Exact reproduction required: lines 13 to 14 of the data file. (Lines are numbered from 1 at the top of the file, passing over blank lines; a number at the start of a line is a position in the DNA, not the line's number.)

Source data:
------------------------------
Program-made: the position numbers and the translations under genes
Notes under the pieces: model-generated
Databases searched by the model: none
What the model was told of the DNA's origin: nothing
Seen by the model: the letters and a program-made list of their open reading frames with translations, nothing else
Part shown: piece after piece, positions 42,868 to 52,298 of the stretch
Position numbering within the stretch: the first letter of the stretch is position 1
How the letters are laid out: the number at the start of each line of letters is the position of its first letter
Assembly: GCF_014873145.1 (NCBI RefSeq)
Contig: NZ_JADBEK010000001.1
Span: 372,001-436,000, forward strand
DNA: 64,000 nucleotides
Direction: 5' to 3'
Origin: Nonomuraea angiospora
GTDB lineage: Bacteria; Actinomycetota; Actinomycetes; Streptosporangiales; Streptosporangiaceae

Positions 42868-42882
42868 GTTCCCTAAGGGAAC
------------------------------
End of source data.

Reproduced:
Direction: 5' to 3'
Origin: Nonomuraea angiospora